Mr. McFarland was a decorated veteran of the Vietnam War.

Despicable.  Someone has programmed a bot to scrape death records and then upload them as comments in favor of deregulation.  This is just one that I happened to find.  Search for your name and then contact the Attorney General in your state to file a complaint.


Results of our DNA testing

For a long time we have wanted to do one of the 23andme DNA tests for ancestry.  Over the summer we ordered three of the kits (we couldn’t have Jordan do one because he wasn’t with us).  The kits cost us about $100 each.  [But there is a sale right now — buy one, get one free!  Just follow this link.]  The box came in a few days and we spit some saliva into the tubes and mailed them off.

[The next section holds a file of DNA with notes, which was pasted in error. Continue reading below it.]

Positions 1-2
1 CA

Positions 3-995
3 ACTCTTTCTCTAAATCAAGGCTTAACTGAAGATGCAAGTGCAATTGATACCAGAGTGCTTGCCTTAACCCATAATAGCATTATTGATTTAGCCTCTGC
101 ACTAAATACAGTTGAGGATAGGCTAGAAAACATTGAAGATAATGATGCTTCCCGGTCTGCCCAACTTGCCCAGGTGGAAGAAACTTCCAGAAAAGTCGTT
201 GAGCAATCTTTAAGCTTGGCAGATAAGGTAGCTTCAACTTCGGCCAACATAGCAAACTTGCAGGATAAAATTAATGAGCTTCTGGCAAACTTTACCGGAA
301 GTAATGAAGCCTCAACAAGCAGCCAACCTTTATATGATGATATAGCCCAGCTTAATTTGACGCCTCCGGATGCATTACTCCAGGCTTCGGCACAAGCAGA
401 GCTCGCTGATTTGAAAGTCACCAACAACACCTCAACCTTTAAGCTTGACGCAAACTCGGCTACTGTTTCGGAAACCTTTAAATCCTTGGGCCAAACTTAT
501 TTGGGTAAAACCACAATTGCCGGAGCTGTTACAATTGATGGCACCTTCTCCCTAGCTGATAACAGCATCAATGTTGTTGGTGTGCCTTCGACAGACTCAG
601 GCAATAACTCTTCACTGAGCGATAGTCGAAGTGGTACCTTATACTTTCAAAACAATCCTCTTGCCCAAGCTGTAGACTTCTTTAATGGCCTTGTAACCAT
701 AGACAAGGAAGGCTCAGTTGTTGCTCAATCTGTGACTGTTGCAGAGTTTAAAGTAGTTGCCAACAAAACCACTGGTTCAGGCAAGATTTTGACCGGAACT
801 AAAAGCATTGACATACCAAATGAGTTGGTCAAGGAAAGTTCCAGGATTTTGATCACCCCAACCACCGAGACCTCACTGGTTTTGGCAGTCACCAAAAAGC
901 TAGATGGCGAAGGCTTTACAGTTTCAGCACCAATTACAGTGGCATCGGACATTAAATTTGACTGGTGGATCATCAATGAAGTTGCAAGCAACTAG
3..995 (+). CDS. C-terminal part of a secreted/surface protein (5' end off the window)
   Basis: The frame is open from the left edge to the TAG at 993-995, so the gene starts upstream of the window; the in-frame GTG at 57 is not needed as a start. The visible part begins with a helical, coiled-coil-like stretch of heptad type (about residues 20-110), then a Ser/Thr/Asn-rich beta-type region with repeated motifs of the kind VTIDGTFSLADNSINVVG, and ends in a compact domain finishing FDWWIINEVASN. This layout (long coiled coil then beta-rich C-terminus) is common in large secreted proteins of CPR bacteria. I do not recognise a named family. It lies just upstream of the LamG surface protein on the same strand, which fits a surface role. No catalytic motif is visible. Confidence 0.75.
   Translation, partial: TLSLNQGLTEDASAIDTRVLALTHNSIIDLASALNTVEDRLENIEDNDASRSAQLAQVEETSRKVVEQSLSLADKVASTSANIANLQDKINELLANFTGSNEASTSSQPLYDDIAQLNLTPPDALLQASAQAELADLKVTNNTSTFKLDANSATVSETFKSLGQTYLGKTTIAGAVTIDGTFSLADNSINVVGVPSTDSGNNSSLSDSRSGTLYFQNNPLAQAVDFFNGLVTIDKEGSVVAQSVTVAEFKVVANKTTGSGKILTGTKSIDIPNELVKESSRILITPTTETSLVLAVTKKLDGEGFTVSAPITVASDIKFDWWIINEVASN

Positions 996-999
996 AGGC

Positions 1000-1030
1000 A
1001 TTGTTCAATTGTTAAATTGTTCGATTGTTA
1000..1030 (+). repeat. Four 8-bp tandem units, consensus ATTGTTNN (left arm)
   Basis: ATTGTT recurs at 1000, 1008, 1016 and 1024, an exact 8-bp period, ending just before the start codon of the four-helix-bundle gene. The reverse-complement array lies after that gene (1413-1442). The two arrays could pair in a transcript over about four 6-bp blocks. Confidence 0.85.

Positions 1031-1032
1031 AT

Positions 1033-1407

Around a month later we all had our results and there were some surprises.

First, mine showed an even more European heritage than I was expecting.  I knew that as far back as I could go that everyone seemed to be from England, Germany, the Netherlands… but here are my results.

94% of my heritage is from NW Europe — currently Britain, Ireland, Germany and Scandinavia and 61% is from Britain and Ireland.  I’m about as white as you get.  This may account for some of my genetic superpowers contributing to my hangover resistance, but counter to my ability to tan easily.